An explorer is hoping to complete Sir Ernest Shackleton's unfinished journey to the South Pole to become the first person to cross the Antarctic unaided.
Former Army officer Henry Worsley will endure freezing temperatures during the 80-day trek over 1,100 miles (1,770km).
The 55-year-old will pull a sledge containing his food, tent and equipment and he will not receive supply drops or help across the ice from dogs.
He sets off in November and wants to raise £100,000 for the Endeavour Fund.
The organisation helps injured and sick servicemen and women.
Mr Worsley told BBC Radio 4's Today programme that he expected to lose two stone (12.7kg) during the challenge.
"There is no black art to driving one ski in front of the other," he said.
"What is driving me on is the money for these wounded soldiers."
Mr Worsley flies to Chile on Tuesday and from the country's southernmost tip will fly to Union Glacier in early November, his Antarctic logistics base.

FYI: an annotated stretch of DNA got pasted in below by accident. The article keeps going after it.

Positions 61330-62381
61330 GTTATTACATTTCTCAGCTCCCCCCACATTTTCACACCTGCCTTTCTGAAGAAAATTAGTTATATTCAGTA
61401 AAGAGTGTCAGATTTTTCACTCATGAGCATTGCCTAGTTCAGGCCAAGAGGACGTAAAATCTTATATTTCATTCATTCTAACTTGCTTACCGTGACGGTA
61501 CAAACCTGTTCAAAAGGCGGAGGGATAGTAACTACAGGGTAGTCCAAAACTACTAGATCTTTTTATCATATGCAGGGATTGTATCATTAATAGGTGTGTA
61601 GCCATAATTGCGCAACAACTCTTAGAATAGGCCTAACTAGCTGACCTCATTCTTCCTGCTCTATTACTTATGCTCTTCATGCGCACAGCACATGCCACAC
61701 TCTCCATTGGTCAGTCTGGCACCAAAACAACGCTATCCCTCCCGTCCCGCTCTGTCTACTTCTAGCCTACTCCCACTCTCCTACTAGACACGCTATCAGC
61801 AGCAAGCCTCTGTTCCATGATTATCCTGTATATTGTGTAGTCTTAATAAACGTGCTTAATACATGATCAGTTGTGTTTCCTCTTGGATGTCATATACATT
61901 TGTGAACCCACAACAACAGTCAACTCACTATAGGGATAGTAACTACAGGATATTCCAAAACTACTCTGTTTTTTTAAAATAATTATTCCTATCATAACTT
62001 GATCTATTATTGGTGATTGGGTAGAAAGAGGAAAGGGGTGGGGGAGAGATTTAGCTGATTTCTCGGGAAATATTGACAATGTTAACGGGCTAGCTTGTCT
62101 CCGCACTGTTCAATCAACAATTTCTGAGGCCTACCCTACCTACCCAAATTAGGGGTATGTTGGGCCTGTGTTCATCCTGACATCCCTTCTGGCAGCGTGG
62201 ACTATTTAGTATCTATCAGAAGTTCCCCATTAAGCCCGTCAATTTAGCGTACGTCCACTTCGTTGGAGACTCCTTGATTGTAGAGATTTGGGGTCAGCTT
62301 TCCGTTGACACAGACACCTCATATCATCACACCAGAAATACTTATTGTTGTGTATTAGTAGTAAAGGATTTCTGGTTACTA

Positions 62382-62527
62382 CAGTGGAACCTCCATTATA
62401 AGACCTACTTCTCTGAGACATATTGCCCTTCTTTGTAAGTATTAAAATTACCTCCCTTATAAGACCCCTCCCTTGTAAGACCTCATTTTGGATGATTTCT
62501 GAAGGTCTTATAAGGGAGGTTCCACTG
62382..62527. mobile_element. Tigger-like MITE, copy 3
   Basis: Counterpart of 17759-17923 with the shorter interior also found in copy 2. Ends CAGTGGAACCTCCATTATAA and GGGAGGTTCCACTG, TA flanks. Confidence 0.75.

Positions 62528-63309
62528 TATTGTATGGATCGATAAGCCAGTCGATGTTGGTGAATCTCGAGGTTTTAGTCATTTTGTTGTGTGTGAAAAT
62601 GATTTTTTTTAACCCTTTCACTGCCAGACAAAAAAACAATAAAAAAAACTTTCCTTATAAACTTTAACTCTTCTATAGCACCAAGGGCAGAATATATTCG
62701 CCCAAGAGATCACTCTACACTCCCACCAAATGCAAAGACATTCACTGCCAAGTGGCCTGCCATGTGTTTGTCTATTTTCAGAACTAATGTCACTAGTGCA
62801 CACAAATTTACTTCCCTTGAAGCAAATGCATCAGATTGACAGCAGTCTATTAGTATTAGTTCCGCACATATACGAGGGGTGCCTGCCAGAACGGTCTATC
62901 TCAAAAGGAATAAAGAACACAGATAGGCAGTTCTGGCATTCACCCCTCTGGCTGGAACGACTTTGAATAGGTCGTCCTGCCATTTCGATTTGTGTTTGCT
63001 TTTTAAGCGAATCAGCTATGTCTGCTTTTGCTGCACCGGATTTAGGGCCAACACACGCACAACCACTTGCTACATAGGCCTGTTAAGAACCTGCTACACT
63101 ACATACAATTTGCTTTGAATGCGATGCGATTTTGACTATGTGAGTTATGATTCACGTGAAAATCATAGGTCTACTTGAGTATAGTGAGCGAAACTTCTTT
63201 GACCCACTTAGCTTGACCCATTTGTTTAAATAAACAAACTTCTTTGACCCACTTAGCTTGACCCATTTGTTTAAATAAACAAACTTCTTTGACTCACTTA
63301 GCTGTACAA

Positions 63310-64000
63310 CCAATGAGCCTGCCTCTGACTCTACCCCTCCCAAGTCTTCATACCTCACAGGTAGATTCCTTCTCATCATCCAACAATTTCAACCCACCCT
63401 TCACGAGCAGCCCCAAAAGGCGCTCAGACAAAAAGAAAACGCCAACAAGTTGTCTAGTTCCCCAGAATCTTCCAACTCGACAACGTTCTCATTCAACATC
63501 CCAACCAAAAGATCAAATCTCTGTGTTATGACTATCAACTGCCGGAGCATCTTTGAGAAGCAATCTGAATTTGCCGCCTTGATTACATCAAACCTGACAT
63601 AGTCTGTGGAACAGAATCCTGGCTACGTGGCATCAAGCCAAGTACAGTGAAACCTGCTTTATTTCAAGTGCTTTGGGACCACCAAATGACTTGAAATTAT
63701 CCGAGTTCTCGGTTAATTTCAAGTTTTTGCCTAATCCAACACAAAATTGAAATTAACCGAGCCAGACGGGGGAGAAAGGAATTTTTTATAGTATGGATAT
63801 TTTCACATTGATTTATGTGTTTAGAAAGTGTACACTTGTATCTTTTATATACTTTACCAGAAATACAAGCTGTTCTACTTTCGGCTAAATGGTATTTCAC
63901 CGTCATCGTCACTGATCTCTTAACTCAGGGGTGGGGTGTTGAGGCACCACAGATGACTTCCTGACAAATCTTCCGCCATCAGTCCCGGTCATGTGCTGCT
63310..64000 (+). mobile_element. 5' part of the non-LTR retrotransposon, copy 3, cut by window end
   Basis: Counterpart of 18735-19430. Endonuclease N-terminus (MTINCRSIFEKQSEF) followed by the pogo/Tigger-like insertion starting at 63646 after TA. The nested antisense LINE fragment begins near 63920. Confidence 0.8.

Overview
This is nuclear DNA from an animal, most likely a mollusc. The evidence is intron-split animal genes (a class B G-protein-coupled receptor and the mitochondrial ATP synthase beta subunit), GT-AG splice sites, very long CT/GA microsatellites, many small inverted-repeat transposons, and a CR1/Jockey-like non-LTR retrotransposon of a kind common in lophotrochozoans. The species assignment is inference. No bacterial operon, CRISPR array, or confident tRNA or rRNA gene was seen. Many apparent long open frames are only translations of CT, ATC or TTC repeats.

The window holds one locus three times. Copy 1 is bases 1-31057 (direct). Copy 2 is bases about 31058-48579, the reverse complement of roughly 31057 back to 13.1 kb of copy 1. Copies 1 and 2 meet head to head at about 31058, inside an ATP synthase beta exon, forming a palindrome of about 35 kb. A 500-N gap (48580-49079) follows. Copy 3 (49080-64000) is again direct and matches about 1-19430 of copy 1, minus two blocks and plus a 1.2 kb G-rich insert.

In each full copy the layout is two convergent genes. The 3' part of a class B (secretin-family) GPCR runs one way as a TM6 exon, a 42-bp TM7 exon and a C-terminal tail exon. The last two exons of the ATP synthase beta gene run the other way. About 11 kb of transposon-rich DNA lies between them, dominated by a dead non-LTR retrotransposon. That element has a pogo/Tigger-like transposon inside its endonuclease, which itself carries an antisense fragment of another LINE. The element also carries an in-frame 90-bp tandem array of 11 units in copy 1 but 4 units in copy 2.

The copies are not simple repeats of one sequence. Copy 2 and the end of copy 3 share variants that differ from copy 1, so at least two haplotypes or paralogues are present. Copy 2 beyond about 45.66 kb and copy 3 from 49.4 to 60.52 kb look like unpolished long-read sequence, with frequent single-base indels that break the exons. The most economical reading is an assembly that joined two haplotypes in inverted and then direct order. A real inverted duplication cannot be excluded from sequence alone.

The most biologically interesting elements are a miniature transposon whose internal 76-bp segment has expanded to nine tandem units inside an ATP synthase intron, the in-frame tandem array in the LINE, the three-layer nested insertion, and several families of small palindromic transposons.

He will then continue to his start point at Gould Bay - the closest accessible point to Shackleton's intended start at Vahsel Bay on the edge of the Weddell Sea.
Shackleton and his team's hopes of becoming the first explorers to cross the Antarctic continent were crushed after his ship, Endurance, was trapped by pack ice, leaving the men stranded in 1915.
The Duke of Cambridge, who is patron of the challenge, presented Mr Worsley with a replica of the same flag Shackleton was given before his expedition, which will be taken on the trek.
He told Mr Worsley: "It's a huge challenge, but there's no better person than you, we'll be thinking of you at Christmas."